Flash Blak is another rare opportunity to see some of this work and the history it unfolds. It's a stage show in the manner of William Yang's autobiographical explorations. Yang directs Bishop using a similar, if more informal structure to his own works. A physical journey is embarked on and others are undertaken through exploring sets of photographs.
Yang and Bishop travel to the northern New South Wales homeland where the latter grew up, meeting numerous relatives on the way and encountering pockets of social despair.
Cutting across the trip are other strands—Bishop's frank account of his immediate family life (a difficult relationship with his daughter, pride in a son now performing with Bangarra Dance Theatre) and the death of his wife; his ancestry, emblematic of Indigenous history and rich cross-cultural intermarriage; and his growing engagement as a child with photography, inspired by his mother's striking ability with the camera.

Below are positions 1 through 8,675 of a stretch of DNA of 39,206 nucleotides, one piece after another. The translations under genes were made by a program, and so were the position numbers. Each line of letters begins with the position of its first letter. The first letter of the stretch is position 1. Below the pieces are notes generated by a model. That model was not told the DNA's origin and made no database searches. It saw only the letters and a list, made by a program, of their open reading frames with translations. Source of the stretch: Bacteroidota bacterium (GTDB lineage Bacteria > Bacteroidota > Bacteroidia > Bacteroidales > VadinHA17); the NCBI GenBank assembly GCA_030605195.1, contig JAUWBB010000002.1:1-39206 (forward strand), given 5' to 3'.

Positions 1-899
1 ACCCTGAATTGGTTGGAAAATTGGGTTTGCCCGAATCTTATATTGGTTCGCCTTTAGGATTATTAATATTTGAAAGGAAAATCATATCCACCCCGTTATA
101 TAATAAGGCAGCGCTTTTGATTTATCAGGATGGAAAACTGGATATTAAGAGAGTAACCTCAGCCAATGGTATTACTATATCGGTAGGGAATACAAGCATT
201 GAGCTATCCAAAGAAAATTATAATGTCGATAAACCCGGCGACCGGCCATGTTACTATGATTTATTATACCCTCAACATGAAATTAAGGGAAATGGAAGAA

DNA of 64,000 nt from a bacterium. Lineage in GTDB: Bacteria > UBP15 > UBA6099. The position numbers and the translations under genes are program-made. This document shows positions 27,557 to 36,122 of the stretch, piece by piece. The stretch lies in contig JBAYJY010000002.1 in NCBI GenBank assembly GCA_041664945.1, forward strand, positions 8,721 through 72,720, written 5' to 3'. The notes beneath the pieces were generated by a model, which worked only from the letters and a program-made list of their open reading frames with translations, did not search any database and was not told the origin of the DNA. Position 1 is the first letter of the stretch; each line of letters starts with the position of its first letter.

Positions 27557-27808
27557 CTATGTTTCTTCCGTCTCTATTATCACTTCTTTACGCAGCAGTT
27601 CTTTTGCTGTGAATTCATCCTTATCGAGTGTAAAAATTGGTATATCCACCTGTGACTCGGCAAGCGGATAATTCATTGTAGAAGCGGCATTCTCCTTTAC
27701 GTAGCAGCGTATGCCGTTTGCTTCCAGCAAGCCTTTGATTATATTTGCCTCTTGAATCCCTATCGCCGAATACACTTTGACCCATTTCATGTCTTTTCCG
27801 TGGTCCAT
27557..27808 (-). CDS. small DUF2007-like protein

Between these intersecting narrative lines are woven video images of the passing landscape as the photographers travel north, Drew Crawford's accompanying romantic minimalism evoking the pulse of the journey with elegaic empathy.
As Flash Blak draws to a close a sense of the power of inheritance grows in strength, particularly through Bishop's grandmother, with photographs of her morphing from adolescence to old age, all conveying pride and beauty. Flash Blak is a gentle, conversational account of a life in which pain, anger, despair and joy are heard between the lines and glimpsed in images.
Merv Bishop, Flash Blak, co-devisors Merv Bishop, William Yang, director William Yang, composer Drew Crawford, visual design Gus Weinberger, lighting Richard Montgomery; commissioned by Sydney Opera House; Playhouse
RealTime issue #62 Aug-Sept 2004 pg. Onl
© Keith Gallasch; for permission to reproduce apply to firstname.lastname@example.org